Black Friday and Small Business Saturday are over. Today is Cyber Monday, and this year’s gift purchasing season is going strong.
In the U.S. it is anticipated that Christmas retail sales will be up 8.5% from last year, to $843.5 billion.
I did all the Christmas shopping for my grandkids in October when the possibility of shortages and shipping delays started to make headlines.
I enjoy buying gifts. I like thinking about what to get the people I love, and thoroughly enjoy giving presents, even if I ship them and can’t see them being opened.
As I think about gifts, however, it makes me think about the gifts we give that we don’t buy. The things that cost nothing.
When I was a kid we played board games in my family. My first board game was Chutes and Ladders. As I got older games included Parcheesi, Monopoly, and Clue. Clue was my favorite. Still is. The last time I played Clue was in 2017 when my older brother came for a visit and we coaxed my husband in to making it three players.
I love playing board games. Those memories are a gift I will have forever.
So you might think that a board game would be a gift I would enjoy receiving.
But I have shelves of board games. I have the original Clue and 3 new versions of Clue. I have the original Monopoly and 4 specialty Monopoly games.
I have trivia games, quiz games, and strategy games. I have games for 2 players and games for up to 6 players. And games for teams of players.
I even have a wine drinking board game called Winerd that is all about wines, wine making and tasting to improve your palate and knowledge about wines. By the time the game is finished the four players have consumed most of 3 different bottles of wine. Now that’s a fun game!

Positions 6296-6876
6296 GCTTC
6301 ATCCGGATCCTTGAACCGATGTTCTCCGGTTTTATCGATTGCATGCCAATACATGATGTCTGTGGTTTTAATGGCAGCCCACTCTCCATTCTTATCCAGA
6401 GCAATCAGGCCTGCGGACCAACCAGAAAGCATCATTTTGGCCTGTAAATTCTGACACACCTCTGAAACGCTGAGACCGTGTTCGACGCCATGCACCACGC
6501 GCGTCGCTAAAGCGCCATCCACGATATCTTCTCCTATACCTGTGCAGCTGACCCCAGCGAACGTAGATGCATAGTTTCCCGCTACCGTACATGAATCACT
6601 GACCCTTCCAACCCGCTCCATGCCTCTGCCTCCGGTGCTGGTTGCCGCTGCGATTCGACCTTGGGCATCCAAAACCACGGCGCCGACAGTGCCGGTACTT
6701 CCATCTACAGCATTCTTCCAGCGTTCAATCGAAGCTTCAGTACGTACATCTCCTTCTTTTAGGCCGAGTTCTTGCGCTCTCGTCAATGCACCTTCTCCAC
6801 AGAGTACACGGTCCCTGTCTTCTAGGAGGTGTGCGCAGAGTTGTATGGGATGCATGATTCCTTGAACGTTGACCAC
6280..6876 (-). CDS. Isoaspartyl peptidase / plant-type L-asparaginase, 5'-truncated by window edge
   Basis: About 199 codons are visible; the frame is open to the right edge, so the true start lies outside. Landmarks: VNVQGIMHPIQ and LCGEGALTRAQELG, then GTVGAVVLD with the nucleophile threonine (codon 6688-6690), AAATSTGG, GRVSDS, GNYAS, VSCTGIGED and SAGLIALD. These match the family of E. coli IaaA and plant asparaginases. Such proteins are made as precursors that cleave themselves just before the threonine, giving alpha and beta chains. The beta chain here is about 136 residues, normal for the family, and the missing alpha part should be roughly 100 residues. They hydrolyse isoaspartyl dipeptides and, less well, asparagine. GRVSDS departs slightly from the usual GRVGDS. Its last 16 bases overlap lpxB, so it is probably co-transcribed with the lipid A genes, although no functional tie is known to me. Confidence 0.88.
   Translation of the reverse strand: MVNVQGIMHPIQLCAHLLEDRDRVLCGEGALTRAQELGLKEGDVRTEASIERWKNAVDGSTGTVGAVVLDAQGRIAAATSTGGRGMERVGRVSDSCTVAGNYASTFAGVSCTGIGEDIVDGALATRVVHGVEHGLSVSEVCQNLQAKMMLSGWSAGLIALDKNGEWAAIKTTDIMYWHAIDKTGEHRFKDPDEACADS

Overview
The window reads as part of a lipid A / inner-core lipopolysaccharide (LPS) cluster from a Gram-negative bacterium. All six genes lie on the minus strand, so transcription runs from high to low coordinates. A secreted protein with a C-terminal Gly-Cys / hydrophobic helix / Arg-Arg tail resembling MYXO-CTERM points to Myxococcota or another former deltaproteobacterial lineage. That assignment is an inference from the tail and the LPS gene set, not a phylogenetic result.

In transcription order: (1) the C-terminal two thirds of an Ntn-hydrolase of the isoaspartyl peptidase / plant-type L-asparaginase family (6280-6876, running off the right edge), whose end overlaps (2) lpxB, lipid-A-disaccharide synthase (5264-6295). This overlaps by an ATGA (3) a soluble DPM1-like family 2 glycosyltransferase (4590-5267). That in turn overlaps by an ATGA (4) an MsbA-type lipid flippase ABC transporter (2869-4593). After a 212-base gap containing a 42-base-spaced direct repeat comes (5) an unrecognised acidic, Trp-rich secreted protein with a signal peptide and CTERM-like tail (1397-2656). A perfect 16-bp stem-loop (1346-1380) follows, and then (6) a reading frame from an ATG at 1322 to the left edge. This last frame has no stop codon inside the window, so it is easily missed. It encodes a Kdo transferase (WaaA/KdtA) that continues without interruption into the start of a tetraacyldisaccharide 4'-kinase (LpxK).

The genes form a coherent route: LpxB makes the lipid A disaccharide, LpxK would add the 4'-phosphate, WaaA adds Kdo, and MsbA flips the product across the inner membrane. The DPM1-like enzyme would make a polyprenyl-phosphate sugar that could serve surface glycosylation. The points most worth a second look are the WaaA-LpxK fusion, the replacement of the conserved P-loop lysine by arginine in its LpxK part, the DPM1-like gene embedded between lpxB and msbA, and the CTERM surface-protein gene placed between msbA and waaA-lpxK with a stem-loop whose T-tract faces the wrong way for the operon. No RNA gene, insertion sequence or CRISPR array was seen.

What I don’t have is people to play the games with.
Sometimes when family is visiting I’ll suggest we play a game. No takers.
Occasionally I’ve made suggestions to friends about forming a board game group. No takers.
A gift I would really like is if people would play board games. For me it would be a really fabulous gift and its a “costs nothing” gift.
In the meantime, my game boxes just sit there.
I confess that many of them I bought for myself with the optimism that someday I would get to play them. But many of them were gifts. Gifts that have never been used.
It raises the question, “Why give someone a board game if you aren’t willing to play it with them?”
Perhaps that’s something we should all keep in mind during this season of lavish spending on gifts that will get opened but may never get used. If you give a gift that requires you to participate in order for it to get used, then your participation should be part of the gift.
Having grandchildren has made me realize that the item is just the beginning. When we gave our oldest grandson, Cody, his first Snap Circuits set, within minutes after opening it he and I were sitting on the floor making the projects in the instruction book.
One Christmas my oldest granddaughter, Lizzie, and I had fun designing and creating fabulous clothing ensembles with the Melissa & Doug Fashion Friends magnetic set that was one of her gifts.
It’s the “doing it together” part of the gift that makes it meaningful. And that’s the part I enjoy the most. That’s the gift that costs nothing.
When my youngest grandson Chris, (almost 4 now!) gets a gift from us, he immediately says “Grandma, will you play with me?” We’ve built with Legos, put puzzles together, read books, and made all kinds of things with PlayDoh. Knowing he wants me to play with him is the best part of the gift.
Who knows? Maybe when he gets older and I ask if anyone would like to play a board game, he’ll say “I’ll play with you Grandma.” That would really be wonderful.
“Sometimes the best Christmas present is remembering what you’ve already got.”Cathy Guisewite
If you enjoyed this blog and know someone else who would enjoy it, please share it.